Effectively, a general warrant allowed for fishing trips—you could search everything a man owned, in the hopes of discovering the grounds for a criminal offense.  Since the laws were numerous and contradictory, almost everyone was guilty of something. 

Writs of Assistance were even worse, since (as the name implies), it gave the holder the right to compel anyone to assist by surrendering evidence or testimony.  The holder could compel other government officials to cooperate, and it gave the holder the right to seize “suspected goods” and transfer ownership to a third party.  And the writs were effective for the life of the king who granted them plus six months. 

Following the Seven Years War, the Crown was perennially broke, and passed a series of unpopular new tax laws in the colonies.  When the people of Boston began smuggling and resisting payment, the Crown responded with more warrants and writs.  Eventually, the merchants found a good lawyer, James Otis, to argue the case in court.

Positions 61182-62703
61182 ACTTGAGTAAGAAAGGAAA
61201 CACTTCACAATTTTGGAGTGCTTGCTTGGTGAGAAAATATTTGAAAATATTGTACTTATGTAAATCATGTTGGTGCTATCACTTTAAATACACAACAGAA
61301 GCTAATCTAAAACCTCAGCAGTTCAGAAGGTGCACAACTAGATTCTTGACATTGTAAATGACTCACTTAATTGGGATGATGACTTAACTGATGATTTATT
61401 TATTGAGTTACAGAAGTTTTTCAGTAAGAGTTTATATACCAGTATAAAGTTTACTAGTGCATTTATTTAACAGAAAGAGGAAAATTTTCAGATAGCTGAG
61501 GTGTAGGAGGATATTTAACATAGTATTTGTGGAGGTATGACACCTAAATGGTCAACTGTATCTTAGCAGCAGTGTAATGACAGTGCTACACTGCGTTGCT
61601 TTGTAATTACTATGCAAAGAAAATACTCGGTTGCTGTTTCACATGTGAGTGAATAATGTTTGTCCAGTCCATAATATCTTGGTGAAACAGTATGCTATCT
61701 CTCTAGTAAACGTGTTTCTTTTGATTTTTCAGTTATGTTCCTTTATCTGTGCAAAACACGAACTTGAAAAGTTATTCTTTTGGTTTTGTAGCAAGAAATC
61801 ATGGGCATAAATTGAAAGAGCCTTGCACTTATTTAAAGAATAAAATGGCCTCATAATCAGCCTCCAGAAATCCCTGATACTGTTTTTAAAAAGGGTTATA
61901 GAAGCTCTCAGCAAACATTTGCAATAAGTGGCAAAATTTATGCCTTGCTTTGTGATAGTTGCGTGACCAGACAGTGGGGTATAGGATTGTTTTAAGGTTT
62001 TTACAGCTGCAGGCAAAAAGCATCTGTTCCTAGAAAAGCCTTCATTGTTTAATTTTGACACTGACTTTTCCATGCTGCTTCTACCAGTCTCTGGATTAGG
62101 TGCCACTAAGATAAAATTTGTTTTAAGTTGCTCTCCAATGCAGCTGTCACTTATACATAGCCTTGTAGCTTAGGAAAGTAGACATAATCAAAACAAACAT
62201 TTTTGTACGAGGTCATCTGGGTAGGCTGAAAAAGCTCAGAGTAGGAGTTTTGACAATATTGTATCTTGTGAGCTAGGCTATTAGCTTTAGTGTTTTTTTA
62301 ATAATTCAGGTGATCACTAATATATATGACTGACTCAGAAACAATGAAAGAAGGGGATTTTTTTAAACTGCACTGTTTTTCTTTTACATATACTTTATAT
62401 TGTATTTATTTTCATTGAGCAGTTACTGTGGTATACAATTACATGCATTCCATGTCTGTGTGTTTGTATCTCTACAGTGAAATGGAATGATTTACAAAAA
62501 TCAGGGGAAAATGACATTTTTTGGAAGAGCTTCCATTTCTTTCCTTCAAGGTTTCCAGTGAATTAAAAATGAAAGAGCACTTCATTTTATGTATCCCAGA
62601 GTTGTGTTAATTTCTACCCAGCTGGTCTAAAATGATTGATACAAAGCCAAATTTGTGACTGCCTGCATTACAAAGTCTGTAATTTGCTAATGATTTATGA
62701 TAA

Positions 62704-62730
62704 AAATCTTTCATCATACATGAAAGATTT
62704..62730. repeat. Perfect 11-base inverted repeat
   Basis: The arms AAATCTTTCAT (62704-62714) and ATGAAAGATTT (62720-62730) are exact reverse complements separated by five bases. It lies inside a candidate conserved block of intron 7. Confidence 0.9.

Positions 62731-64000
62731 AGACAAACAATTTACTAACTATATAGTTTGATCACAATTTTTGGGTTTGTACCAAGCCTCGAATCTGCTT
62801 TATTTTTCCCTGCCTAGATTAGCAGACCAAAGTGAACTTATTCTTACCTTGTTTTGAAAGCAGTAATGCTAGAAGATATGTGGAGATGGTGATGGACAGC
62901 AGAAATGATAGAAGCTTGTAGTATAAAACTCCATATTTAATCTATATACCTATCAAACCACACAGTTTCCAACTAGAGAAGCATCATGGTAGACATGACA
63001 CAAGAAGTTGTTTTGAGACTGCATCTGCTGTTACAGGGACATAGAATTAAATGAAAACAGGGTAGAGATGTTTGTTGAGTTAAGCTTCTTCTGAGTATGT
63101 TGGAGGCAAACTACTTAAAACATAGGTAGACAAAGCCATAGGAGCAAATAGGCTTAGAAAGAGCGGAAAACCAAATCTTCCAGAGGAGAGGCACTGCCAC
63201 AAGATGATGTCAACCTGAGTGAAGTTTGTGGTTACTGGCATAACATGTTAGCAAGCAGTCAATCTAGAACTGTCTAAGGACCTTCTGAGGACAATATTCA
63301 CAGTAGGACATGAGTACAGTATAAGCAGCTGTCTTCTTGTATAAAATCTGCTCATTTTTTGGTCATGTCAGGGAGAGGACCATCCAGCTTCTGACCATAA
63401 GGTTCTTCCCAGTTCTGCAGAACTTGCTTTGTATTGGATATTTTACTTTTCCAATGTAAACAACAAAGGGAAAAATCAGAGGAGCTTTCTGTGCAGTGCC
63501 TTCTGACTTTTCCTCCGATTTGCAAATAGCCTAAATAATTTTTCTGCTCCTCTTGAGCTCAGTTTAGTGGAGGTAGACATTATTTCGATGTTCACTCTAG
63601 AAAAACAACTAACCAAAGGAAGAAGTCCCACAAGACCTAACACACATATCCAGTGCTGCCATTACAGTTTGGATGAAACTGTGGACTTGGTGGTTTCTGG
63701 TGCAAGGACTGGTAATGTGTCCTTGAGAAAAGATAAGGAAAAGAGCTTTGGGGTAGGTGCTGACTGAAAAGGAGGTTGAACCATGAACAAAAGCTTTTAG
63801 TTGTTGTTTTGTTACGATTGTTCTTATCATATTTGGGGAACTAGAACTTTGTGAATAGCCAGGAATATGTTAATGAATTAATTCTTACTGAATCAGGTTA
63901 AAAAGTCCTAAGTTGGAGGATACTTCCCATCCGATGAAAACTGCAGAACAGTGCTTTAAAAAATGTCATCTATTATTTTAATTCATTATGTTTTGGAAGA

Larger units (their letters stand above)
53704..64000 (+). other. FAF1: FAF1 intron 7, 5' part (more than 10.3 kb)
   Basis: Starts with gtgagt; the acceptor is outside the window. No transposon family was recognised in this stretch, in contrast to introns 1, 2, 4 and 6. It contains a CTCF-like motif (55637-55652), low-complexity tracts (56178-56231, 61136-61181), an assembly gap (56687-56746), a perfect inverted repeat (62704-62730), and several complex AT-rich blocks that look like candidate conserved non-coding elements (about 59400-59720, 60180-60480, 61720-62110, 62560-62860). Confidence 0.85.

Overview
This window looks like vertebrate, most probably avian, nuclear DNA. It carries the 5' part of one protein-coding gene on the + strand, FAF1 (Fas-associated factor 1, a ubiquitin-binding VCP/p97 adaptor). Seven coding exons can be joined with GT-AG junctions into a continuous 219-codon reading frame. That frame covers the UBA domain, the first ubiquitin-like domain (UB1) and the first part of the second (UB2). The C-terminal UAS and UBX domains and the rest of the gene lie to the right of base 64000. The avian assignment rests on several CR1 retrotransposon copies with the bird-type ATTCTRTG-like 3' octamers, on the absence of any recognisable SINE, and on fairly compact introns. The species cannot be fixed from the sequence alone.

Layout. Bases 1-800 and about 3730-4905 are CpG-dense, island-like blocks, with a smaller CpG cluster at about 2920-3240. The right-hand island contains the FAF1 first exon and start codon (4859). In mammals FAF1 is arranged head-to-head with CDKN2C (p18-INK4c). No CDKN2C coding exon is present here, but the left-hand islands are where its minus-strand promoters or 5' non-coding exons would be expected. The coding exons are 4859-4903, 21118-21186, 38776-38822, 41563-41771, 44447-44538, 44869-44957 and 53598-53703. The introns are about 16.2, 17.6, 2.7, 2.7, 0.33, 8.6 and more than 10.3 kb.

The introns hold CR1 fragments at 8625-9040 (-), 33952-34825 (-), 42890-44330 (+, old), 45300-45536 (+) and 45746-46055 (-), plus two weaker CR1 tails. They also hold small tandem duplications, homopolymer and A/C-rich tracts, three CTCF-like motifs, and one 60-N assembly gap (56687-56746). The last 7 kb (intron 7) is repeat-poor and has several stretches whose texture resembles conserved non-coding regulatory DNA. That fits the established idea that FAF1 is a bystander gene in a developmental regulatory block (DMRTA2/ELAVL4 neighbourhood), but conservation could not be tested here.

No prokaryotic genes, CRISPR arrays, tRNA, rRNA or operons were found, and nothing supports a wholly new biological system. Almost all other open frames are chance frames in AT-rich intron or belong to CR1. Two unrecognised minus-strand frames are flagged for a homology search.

The case was all but impossible.  Colonial tax cheats suing the Crown in a royal court against warrants signed by the King….it would have taken a miracle for Otis to win.  In his summation, Otis gave a five hour long impassioned speech against the unfairness of general warrants:

Such warrants are a power that places the liberty of every man in the hands of every petty officer…